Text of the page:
1. I haven’t seen the underlying agreements and so I can’t tell you if I think the specific covenants not to compete are enforceable or not, but either way, physicians that sign them and facilities that demand them must understand their limitations and their obligations. They may be BS (I’ve worked with a number of physicians on their escape from unenforceable provisions). They may be enforceable, in which case the damages could be severe. But either way, those that demand them are often serious about attempting to enforce them . . . whether they are ultimately enforceable or not . . . and the transaction costs of that battle can be staggering.

2. Nebraska is a non-CON state. Facilities located in a CON state, like Iowa, may think that they’ve blocked competition, but if they’re located anywhere near a border with a free state, the protection is illusory.

3. More telling of the future, and while I can’t get into the heads of the competing physicians or of the Tri-State Specialists’ medical group CEO, but I’d guess that they realized that they didn’t need a hospital partner to run an ASC. Pierce Street alleges that it will lose 60% of its volume to Riverview, and that’s sure to put a pile of profit into the Riverview physician-owners’ pockets. As a regular reader of the blog, you know that that’s one of my main points: hospitals are dying and, so, too, are hospital-affiliated ASCs. Hospitals are becoming anchors around the feet of entrepreneurial physicians.

4. Riverdale is being built next to an existing Marriott hotel, with the intention that patients and their families can stay right next door. That’s a low-cost twist on my concept of the Massive Outpatient Clinic™ (watch the related Success in Motion video), in essence, a “non-hospital hospital” campus. Just as physicians no longer need a hospital to partner in an ASC, you no longer need a hospital to partner in what is nearly equivalent to a hospital.

Comment or contact me if you’d like to discuss this post.

Mark F. Weiss

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But Does it Work in the Real World? Second Order Thinking and the Perfect Legal Structure

I recently attended a continuing legal education seminar concerning some very complex organizational structures for healthcare venture development.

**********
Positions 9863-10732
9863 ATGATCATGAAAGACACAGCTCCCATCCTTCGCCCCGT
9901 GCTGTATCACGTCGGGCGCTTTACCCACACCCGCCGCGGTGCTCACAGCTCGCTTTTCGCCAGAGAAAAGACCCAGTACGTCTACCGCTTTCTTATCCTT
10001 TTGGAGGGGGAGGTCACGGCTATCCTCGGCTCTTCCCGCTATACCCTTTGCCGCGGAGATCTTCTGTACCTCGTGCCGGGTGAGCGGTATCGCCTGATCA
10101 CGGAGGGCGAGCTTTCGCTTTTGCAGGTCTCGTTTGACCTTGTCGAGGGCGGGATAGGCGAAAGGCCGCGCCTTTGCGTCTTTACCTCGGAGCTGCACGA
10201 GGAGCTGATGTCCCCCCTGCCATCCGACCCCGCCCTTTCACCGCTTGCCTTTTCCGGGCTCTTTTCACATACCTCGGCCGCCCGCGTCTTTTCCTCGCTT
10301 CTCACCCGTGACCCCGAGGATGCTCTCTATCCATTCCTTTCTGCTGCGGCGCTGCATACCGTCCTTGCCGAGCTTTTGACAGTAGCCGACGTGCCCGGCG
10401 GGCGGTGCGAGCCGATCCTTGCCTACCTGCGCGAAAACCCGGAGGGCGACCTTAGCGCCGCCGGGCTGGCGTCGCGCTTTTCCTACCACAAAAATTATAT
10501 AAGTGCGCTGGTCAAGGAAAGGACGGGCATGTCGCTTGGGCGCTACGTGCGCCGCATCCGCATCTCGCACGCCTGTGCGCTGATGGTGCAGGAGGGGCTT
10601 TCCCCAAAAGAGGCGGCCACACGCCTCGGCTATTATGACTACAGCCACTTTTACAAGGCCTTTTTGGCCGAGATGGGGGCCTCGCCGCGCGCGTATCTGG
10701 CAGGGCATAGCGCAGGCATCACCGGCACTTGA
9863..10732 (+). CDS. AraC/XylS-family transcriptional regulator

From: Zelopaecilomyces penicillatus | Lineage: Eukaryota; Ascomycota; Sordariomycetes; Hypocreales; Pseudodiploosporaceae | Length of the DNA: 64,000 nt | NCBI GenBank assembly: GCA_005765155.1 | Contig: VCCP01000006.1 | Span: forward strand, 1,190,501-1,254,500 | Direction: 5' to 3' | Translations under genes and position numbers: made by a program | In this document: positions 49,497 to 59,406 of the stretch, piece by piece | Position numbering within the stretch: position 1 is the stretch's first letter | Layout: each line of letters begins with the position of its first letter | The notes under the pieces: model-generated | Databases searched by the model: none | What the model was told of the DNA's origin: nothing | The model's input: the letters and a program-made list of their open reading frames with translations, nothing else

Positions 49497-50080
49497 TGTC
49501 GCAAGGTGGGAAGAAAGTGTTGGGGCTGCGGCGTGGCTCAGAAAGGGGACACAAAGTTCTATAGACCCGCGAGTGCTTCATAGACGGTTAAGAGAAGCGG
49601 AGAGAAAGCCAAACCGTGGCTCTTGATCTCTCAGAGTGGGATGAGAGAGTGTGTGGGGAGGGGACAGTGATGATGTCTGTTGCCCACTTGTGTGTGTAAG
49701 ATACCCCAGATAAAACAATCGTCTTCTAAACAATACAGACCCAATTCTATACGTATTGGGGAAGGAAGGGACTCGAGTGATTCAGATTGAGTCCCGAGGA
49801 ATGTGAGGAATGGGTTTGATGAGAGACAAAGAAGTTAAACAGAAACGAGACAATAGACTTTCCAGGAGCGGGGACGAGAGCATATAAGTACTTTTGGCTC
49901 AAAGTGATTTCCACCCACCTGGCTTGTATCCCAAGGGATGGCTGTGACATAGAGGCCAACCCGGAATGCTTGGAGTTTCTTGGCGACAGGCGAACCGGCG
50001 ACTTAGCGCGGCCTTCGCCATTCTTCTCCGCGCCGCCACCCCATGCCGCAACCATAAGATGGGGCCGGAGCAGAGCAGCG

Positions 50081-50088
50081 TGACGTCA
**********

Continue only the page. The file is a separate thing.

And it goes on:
Slide after slide flashed on the screen, each looking even more like a dish of spaghetti topped with Froot Loops and Cheez-Its than the one before it.

This entity and that. Physicians here. Investors there. Money flowing this way. Control over here and ownership over there.

From a purely legal standpoint, the models made sense.

However, from the practical standpoint, one apparently lost on the presenter, the structures were unfinanceable.

And, even assuming that the owners could finance the deals completely out of pocket, the structures would likely cause payors either to balk at paying you in the first place, or worse, to pay you now but later wake up to what’s really going on. Then, they’d demand their money back and claim that you defrauded them, or worse.

This is an example of the necessity of second order thinking.

The first order in our example is simply to ask whether the structure works from a legal standpoint. (“Yes, it does, so let’s proceed to document it.”)

The second order is consideration of the impact of your decision made at the initial level. (“Can we finance that type of deal?” “Is the legal structure ‘too cute by half?'”)

The dive goes deeper from there, to the third level (e.g., “What’s the impact of an unfinanceable structure on our relationship with . . . “”) and beyond, bounded only by the time and money you’re willing to invest in the process and the question of whether it makes sense to do so.

How deeply are you thinking?

Comment or contact me if you’d like to discuss this post.

Mark F. Weiss